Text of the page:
It's likely that the judge knew something in particular that the actress didn't. Given his connections in city hall and in finance, Crail might have known of the newly chartered Western State Bank's interest in a Wilshire/Western location for its headquarters. Profiting handsomely, Crail sold his property—but not the house Elvenia Jackson had built on it eight years before—to Western State and obtained a relocation permit from the Department of Buildings on December 24, 1921. Crail would take the house with him, sleeping and shaving in it as it trundled west on Wilshire Boulevard. The December 30 issue of Southwest Builder and Contractor noted that the judge had contracted master house mover George R. Kress to relocate 635 thirteen blocks west to 645 South Arden Boulevard, the official address of Crail's lot in his new subdivision, the small Wilshire Heights tract sandwiched between Windsor Square and newly opened Hancock Park. While covenants of Wilshire Heights dictated a side-street building orientation, adapting a boulevard address was apparently not prohibited.
On January 24, 1922, the Los Angeles Times ran what must be a bit of a fanciful story recounting of 635 South Western's journey:
JUDGE CRAIL'S HOUSE DEPARTS
FAMILY ABOARD AS STRUCTURE BEGINS MOVING
At 9 p.m. Saturday Judge Crail remarked to his wife: "We're off!" "I do believe we are on our way," she replied. They were in their sitting room, at their usual places and the house which the Crails have occupied for a long time [sic] was moving slowly but smoothly down Wilshire Boulevard. It was like a full-rigged ship getting under way, dipping slightly, but unlike the ship, it did not gather speed. So, after enjoying the novel experience of living in a peregrinating house, the Crails went to bed.... Sunday Judge Crail arose with a yawn and saw the street swimming past. He got out his shaving utensils and shaved to the gentle rocking of the house. He ate breakfast and lunch and dinner, but he did not saunter out, for the house was elevated seven feet above the pavement and the ladder they used to enter it was stored in the booby hatch. Monday morning the house was being settled on its new foundation at the northwest corner of Wilshire and Arden Boulevards. The judge and his wife were recovering from a slight seasickness. Otherwise they enjoyed the novel trip down a fashionable boulevard. Judge Crail sold the lot he owned at Wilshire and Western avenues to the Western State bank, with a clear profit of $27,000. He would not part with the house, which contains fourteen rooms and four baths.... The building was intact when it arrived at it destination. The plaster was not cracked and every picture was in place. The table with its china and silver stood as usual. Nothing was out of place. Which speaks for moving de luxe.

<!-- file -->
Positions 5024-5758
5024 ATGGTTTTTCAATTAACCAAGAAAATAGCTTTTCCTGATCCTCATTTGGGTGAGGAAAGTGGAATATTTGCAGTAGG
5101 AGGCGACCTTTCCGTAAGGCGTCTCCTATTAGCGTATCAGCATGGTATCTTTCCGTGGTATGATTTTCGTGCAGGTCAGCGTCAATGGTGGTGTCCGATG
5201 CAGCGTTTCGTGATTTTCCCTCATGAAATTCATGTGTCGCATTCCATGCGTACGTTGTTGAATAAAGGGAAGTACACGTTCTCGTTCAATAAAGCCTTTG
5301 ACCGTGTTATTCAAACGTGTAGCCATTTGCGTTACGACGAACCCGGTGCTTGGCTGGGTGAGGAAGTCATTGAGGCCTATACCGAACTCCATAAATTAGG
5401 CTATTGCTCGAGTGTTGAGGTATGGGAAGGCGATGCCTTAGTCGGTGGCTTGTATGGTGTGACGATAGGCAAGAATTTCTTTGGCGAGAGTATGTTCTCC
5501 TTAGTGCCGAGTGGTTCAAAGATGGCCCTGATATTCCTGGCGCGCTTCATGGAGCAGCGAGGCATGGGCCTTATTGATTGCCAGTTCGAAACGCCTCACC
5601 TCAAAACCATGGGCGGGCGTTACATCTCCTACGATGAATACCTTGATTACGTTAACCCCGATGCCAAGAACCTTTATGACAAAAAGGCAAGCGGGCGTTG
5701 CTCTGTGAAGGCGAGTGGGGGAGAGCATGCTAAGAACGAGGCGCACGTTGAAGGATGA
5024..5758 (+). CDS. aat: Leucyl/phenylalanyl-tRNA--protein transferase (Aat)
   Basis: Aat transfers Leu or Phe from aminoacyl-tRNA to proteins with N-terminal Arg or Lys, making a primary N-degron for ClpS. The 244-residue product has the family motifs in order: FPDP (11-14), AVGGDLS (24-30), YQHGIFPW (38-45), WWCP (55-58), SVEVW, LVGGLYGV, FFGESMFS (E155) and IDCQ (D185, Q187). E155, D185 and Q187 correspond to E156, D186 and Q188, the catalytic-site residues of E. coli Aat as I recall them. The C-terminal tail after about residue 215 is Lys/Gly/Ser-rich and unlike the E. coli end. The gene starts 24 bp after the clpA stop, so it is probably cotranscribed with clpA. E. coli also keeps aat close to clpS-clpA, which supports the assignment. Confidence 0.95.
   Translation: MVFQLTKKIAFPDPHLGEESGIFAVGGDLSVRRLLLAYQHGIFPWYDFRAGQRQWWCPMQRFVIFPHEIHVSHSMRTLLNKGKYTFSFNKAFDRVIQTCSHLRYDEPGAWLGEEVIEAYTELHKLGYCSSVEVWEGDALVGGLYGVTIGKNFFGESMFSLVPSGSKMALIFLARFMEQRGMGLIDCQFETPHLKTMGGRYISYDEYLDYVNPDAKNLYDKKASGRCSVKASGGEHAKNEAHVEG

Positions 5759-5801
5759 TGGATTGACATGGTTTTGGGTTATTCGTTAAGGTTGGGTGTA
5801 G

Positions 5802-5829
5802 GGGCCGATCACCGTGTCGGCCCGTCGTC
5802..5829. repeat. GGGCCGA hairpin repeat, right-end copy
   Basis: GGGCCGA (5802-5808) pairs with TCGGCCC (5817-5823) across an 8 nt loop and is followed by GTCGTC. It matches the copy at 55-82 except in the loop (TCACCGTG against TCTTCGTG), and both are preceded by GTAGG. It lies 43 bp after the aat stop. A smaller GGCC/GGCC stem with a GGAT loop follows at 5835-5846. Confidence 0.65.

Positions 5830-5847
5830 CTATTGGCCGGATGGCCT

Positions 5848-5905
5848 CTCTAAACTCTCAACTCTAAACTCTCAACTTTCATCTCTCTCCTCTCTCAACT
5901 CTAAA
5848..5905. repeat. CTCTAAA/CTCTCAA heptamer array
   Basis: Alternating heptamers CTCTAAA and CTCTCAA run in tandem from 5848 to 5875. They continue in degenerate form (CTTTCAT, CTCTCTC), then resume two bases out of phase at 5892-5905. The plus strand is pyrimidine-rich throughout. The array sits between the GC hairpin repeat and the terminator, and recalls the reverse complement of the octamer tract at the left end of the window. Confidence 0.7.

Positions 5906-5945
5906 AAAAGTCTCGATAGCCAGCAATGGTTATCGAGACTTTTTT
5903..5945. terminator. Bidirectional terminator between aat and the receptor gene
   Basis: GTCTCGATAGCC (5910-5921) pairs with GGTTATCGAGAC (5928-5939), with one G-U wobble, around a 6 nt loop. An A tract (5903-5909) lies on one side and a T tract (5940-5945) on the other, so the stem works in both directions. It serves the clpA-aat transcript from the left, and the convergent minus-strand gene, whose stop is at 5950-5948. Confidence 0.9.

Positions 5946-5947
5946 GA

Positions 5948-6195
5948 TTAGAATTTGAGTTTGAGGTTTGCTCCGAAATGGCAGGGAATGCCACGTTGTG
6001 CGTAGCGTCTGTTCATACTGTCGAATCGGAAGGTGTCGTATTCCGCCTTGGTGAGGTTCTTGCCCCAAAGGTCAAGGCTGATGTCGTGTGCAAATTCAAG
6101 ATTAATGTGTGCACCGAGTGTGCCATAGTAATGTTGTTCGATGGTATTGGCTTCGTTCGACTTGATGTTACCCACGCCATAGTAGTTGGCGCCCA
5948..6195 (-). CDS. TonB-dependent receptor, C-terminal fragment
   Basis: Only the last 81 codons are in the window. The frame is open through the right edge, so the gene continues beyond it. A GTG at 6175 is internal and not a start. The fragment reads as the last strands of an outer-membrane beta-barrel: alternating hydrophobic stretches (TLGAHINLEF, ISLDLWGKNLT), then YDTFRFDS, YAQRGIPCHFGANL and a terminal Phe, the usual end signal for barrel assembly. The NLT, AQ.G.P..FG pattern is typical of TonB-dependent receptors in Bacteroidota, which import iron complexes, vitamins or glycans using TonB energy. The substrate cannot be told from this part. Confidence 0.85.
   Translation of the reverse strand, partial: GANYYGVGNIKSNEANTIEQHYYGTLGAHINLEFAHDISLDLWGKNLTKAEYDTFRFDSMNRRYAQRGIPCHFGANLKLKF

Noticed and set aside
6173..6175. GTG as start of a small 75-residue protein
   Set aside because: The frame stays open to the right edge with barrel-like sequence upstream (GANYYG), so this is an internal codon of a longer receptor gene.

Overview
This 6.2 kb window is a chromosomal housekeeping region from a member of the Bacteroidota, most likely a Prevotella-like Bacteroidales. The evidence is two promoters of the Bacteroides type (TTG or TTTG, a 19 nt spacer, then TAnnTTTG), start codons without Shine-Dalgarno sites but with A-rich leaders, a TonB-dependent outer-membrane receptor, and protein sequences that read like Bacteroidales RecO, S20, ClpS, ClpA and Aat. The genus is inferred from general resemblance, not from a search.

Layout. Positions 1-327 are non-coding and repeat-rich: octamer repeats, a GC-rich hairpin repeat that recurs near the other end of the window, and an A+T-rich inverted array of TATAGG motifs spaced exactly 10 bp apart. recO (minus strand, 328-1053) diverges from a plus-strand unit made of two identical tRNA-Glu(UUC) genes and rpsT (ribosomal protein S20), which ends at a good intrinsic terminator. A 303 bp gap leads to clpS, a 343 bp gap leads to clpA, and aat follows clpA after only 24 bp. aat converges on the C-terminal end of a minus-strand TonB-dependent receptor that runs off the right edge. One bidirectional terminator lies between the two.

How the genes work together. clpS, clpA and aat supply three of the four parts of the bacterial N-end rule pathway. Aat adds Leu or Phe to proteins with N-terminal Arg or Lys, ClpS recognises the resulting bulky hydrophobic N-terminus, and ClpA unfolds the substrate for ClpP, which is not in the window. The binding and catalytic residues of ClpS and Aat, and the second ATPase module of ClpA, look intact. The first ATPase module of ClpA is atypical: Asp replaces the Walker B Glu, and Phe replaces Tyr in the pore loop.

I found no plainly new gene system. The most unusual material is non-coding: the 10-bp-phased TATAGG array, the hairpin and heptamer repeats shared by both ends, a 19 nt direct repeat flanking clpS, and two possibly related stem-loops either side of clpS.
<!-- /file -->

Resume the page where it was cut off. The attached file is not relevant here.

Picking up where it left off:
Construction on the Western State Bank began almost immediately; it opened on July 1, 1922. Six months later, the bank and its new building transmogrified into Orra E. Monnette's new—and the original—Bank of America. Life in the Crail house—which had never stopped, apparently—carried on at 4451 Wilshire Boulevard. As with corners all along Wilshire to the east, those in what came to be called the "Park Mile" segment of the avenue, from Wilton to Highland with 4451 about a third of the way west, became less desirable as traffic increased. The stretch was quasi-commercial; nearby residents wanted to keep highrise development at bay, which they did, though at the price of spotty development, with barren and weedy lots, parking lots, nondescript office buildings, and a motel or two. Nothing distinguished, but perhaps better than the aged corridors of tall building elsewhere on Wilshire. During the 1920s, at least, a Wilshire address in the Windsor Square/Fremont Place/Hancock Park area still counted for something. Charles Crail's twin brother Joe, a member of the U.S. House of Representatives from 1927 to 1933 who lived with the judge's family as late as the time of his 1920 marriage, eventually rejoined the clan when he and his wife occupied 4444 Wilshire, caddy-corner to 4451, from 1932 to 1937. The twins invested in real estate during these years; after his tenure in Washington, Joe resumed his law career as Charles moved to the California Court of Appeal as an associate. He had become the court's presiding justice by the time of a fatal heart attack at home at 4451 Wilshire Boulevard on June 1, 1939. His widow left soon after; the house fell into various commercial uses until it was demolished in 1952.